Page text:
Cybereye | ID theft plan: It's a start

A presidential task force on identity theft from 17 federal agencies and departments labored for 11 months to determine the obvious: Both the public and private sectors need to do a better job of protecting personal information and helping victims.

Although the conclusions are obvious, the task force has managed to produce some recommendations that could help provide this much-needed protection. They would put controls on the use of Social Security numbers as universal identifiers and establish some standards for responding to breaches of sensitive data.

The report, titled Combating Identity Theft: A Strategic Plan, would not eliminate identity theft and fraud, but would make a start if the administration follows through on the recommendations.

The task force, co-chaired by U.S. Attorney-General Alberto Gonzales and Federal Trade Commissioner Deborah Platt Majoras, was established by executive order in May 2006. This was seven years after the Identity Theft and Assumption Deterrence Act made ID theft a federal crime and put the FTC in charge of combating it. But despite prosecutions by the Justice Department and the FTC's establishment of the Identity Theft Data Clearinghouse for victims and law enforcement, the theft, loss and leakage of personal information, particularly in digital form, has become such as high-profile problem that some new effort clearly was needed to address the problem.

The task force held hearings, solicited public comment and studied the problem, issuing a set of interim recommendations in September. The strategic plan with final recommendations was released this month.

The recommendations focus on regulatory requirements and guidelines rather than legislation. This has the advantage of meaning that the offices of Management and Budget and of Personnel Management could implement many of these recommendations without the approval of 535 senators and congressmen, as long as the White House has the will to do it.

Some of the key recommendations focus on making it more difficult for thieves to get access to Social Security numbers. These numbers, originally intended to keep track of workers' earnings for their Social Security accounts, have over the last 70 years grown to be accidental general-purpose identifiers; the gold standard for authentication and the golden egg for identity thieves.

The task force recommended that OPM this year 'take steps to eliminate, restrict or conceal the use of SSNs,' going as far as amending if necessary a 1943 executive order requiring the use of the numbers for permanent account numbers.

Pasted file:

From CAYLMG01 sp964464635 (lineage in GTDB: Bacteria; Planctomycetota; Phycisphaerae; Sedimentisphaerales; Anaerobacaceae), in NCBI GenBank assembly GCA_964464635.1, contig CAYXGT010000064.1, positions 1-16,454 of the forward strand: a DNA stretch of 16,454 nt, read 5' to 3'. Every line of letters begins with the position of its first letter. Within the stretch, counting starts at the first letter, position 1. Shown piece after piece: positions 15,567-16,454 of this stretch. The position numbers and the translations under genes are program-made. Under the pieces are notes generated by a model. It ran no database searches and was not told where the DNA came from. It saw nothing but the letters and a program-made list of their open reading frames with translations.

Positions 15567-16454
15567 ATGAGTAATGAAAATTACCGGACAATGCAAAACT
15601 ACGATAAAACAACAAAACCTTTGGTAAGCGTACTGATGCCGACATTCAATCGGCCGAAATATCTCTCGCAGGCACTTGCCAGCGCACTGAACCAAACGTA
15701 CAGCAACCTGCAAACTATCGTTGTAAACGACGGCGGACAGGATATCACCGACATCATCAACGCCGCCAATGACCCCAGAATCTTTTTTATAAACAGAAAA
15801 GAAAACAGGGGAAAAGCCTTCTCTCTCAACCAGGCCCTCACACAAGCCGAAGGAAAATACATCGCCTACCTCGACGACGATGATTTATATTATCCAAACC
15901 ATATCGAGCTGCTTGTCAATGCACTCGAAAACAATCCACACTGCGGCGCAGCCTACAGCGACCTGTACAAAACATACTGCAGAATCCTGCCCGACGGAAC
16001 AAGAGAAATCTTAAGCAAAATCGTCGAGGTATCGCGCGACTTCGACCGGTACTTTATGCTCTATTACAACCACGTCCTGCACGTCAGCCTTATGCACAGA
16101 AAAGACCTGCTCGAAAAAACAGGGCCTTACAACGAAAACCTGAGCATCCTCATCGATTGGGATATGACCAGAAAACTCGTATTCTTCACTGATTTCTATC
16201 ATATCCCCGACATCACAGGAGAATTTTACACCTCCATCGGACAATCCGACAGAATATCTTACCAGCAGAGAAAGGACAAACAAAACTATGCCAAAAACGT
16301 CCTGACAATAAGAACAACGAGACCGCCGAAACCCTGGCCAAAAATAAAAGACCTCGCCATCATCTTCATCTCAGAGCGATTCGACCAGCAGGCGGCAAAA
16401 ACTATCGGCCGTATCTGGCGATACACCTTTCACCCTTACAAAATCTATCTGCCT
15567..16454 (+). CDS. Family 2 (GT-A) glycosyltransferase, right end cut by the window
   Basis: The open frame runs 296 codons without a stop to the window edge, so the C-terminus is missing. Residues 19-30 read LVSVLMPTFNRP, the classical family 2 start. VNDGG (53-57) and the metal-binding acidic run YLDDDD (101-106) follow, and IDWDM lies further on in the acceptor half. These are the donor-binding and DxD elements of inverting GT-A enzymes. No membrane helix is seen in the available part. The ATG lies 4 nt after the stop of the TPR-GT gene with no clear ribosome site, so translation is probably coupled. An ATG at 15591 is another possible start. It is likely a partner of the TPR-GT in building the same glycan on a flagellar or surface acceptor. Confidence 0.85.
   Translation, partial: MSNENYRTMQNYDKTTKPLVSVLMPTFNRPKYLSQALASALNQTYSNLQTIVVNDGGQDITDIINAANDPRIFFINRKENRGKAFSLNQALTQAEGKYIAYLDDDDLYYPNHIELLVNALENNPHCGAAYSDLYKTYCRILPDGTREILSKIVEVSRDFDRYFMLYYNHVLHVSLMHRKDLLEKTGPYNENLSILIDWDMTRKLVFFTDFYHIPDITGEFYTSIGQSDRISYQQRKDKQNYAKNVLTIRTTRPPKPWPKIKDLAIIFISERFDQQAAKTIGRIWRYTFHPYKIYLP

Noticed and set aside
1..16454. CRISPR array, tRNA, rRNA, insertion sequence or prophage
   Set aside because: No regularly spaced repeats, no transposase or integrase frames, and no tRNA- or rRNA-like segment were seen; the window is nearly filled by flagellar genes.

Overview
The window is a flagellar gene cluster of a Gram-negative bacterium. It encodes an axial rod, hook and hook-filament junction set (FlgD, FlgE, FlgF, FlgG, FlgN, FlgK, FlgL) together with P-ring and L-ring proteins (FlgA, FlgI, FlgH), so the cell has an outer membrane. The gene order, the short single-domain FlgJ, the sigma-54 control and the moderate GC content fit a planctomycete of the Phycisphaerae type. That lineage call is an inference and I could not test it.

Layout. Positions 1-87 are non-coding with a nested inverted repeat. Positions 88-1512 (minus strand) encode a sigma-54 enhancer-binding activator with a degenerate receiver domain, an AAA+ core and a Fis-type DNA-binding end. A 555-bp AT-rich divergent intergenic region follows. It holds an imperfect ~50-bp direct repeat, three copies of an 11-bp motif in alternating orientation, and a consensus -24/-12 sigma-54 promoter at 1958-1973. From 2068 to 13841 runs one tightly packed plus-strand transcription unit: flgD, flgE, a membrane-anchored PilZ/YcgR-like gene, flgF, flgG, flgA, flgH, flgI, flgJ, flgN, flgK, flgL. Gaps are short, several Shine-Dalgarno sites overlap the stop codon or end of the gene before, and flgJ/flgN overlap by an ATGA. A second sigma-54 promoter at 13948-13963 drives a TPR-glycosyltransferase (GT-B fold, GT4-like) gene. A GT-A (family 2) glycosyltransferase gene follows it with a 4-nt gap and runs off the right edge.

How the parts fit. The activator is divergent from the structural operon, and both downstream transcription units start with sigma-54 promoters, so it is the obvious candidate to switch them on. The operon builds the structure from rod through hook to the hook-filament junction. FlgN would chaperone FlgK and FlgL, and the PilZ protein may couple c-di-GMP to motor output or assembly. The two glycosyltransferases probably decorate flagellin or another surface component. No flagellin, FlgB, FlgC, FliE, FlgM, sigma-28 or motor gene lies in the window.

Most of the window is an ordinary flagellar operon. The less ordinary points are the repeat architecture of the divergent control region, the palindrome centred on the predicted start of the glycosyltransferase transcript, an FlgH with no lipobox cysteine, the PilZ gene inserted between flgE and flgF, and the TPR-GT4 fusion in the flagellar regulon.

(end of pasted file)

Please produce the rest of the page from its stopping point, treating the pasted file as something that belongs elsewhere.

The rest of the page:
Unfortunately, the recommendations do not cover broad use of SSNs in the private sector and still would allow their broad use outside of the Social Security Administration. 'The use by federal agencies of SSNs for the purposes of employment and taxation, employment verification, and sharing of data for law enforcement purposes, however, is expressly authorized by statute and should continue to be permitted.'

Within the private sector, the recommendations call for national standards for safeguarding personal information and breach notification. The standards would cover 'any private entity that collects, maintains, sells, transfers, disposes of or otherwise handles' this data, whatever form it is in. Requirements for notification would exempt data that is rendered unusable, probably by encryption although the recommendations are explicitly technology neutral. Data that is at low risk of being exploited also would be exempted.

What I like best about these recommendations is that they call for standards rather than legislation. This not only streamlines their implementation, but also makes it likely that they would not pre-empt more stringent state laws on these subjects.

To date, more than 35 states have passed laws calling for notification of individuals whose data has been exposed. These laws have not only helped consumers protect themselves from or respond to fraud, but have helped raise the profile of this problem. Industry, of course, would like to see this patchwork overwritten by a national law that would pre-empt them. Especially if industry could have a say in drafting it. But a national standard on data protection and breach notification could establish a minimum set of national requirements without gutting more stringent provisions in some state laws.

Would this be inconvenient for industries handling my personal data? Possibly. But, as I have said before, if they handle that data properly, they won't have to worry about notifying me of a breach.

About the Author

William Jackson is a Maryland-based freelance writer.

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